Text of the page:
We will announce any other changes affecting travelers to the United States as soon as that information is available.
Q: When will these changes take effect? (UPDATED)
A: Beginning January 27, 2017, travelers who have nationality of one of these countries will not be permitted for 90 days to enter the United States or be issued an immigrant or nonimmigrant visa. Those nationals holding valid immigrant or nonimmigrant visas will not be permitted to enter the United States during this period. Visa interviews will generally not be scheduled for nationals of these countries during this period.
Q: Are there any exceptions to the temporary bar on entry?
A: The Department of Homeland Security and Department of State may, when in the national interest, issue visas or allow entry to nationals of countries for which visas and entry are otherwise blocked under this Executive Order.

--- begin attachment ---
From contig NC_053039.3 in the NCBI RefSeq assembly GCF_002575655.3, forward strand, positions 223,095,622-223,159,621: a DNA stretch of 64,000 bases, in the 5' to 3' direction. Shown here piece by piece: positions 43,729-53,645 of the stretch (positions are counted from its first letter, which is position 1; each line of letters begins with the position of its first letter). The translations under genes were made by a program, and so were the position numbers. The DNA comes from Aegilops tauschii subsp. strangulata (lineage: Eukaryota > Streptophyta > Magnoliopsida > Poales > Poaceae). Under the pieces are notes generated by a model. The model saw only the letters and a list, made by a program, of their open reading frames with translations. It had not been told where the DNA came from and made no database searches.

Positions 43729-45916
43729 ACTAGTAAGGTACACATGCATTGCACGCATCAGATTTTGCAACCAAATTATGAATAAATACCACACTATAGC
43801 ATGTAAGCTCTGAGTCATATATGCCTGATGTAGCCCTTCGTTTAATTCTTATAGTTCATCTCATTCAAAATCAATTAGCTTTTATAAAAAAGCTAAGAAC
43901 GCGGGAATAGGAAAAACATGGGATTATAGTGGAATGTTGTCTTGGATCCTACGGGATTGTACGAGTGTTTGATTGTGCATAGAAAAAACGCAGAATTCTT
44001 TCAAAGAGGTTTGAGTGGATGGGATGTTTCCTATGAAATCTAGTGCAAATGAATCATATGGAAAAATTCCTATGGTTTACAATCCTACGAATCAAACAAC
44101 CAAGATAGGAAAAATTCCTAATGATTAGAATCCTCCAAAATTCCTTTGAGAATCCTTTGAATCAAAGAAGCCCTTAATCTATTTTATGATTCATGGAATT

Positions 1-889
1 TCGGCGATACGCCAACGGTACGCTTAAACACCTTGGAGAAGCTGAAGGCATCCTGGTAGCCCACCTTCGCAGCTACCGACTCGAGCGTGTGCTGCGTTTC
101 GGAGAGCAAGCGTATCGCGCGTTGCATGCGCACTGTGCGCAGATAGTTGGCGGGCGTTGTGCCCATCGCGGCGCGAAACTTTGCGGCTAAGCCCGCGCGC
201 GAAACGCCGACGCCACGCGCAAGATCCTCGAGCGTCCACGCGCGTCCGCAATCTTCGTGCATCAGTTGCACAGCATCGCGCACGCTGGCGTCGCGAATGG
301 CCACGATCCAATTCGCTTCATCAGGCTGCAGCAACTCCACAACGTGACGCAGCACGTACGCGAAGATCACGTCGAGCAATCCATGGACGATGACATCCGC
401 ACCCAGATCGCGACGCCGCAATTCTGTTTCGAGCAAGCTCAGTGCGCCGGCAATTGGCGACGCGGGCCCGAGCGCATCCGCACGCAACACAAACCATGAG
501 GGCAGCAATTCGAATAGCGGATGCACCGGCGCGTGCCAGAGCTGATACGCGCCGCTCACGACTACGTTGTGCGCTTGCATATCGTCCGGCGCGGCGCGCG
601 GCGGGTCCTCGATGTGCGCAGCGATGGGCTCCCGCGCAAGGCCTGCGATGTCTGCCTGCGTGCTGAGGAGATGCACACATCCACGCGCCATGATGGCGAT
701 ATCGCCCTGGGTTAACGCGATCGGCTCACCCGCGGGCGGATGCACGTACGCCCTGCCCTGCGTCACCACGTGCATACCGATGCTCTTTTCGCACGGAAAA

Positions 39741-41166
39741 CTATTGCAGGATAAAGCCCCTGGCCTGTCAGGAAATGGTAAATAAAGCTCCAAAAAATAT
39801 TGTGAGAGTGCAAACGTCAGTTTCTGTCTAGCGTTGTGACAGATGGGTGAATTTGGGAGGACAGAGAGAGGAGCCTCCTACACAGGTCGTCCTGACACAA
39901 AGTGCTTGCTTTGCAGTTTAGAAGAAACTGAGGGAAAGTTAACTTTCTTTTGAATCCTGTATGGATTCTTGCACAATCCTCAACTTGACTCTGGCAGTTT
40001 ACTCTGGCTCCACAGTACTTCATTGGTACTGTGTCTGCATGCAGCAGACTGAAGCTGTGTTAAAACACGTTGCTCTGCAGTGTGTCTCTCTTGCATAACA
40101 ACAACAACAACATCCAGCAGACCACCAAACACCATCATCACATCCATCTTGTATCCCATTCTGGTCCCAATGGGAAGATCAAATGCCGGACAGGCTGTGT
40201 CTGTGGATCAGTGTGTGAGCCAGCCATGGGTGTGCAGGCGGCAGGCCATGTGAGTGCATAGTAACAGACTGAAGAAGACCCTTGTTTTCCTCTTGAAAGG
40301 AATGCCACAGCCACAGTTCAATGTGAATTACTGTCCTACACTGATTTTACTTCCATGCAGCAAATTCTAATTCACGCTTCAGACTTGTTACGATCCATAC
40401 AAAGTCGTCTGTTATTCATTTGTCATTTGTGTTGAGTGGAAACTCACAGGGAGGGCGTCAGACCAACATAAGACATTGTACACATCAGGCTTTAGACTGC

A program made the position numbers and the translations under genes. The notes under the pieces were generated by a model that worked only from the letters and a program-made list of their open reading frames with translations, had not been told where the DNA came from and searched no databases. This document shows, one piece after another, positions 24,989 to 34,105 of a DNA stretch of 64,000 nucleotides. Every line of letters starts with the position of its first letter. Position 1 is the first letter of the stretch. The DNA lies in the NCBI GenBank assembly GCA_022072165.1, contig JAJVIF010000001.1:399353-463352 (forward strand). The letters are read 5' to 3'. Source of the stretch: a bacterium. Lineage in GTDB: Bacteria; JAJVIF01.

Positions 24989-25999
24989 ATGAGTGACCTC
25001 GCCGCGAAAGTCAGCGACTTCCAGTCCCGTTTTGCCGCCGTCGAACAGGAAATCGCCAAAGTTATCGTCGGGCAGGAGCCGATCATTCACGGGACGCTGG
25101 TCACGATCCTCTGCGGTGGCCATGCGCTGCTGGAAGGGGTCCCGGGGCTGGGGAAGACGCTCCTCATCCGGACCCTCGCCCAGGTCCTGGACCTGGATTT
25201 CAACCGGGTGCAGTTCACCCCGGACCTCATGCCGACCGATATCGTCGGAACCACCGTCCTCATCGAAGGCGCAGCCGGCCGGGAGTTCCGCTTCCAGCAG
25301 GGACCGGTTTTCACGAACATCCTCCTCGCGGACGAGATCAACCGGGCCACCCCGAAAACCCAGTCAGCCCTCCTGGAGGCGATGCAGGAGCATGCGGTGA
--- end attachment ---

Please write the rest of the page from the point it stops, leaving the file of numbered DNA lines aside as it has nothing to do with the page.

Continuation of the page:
We are working closely with the Department of Homeland Security to identify exceptions to this Executive Order that are in the national interest and will provide additional details as they are available.
Q: Does this Order apply to dual nationals? (UPDATED)
This Executive Order does not restrict the travel of dual nationals, so long as they hold the passport of an unrestricted country and possess a valid U.S. visa. They may resume travel to the United States.
Our Embassies and Consulates around the world will process visa applications and issue nonimmigrant and immigrant visas to otherwise eligible visa applicants who apply with a passport from an unrestricted country, even if they hold dual nationality from one of the seven restricted countries.
Q: How does this affect dual nationals from Visa Waiver countries? (UPDATED)